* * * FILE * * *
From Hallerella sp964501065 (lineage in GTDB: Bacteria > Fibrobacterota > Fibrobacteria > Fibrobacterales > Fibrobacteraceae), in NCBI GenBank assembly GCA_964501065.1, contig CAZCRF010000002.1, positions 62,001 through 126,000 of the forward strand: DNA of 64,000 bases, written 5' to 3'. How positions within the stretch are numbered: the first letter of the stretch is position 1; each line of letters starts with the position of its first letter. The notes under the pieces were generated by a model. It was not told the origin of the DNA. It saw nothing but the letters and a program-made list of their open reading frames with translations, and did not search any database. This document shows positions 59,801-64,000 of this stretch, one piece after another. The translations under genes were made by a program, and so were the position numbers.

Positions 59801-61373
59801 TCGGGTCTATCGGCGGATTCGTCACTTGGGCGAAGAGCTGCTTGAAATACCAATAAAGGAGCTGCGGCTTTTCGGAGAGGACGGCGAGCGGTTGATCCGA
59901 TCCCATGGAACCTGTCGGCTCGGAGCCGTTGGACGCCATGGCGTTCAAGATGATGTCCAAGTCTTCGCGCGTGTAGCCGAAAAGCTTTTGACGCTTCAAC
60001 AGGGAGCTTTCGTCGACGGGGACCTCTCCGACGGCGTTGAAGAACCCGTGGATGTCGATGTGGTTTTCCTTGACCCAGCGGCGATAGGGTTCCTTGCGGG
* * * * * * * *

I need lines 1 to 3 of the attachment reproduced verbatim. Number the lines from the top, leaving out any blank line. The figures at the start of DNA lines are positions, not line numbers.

From Hallerella sp964501065 (lineage in GTDB: Bacteria > Fibrobacterota > Fibrobacteria > Fibrobacterales > Fibrobacteraceae), in NCBI GenBank assembly GCA_964501065.1, contig CAZCRF010000002.1, positions 62,001 through 126,000 of the forward strand: DNA of 64,000 bases, written 5' to 3'. How positions within the stretch are numbered: the first letter of the stretch is position 1; each line of letters starts with the position of its first letter. The notes under the pieces were generated by a model. It was not told the origin of the DNA. It saw nothing but the letters and a program-made list of their open reading frames with translations, and did not search any database. This document shows positions 59,801-64,000 of this stretch, one piece after another. The translations under genes were made by a program, and so were the position numbers.

Positions 59801-61373
59801 TCGGGTCTATCGGCGGATTCGTCACTTGGGCGAAGAGCTGCTTGAAATACCAATAAAGGAGCTGCGGCTTTTCGGAGAGGACGGCGAGCGGTTGATCCGA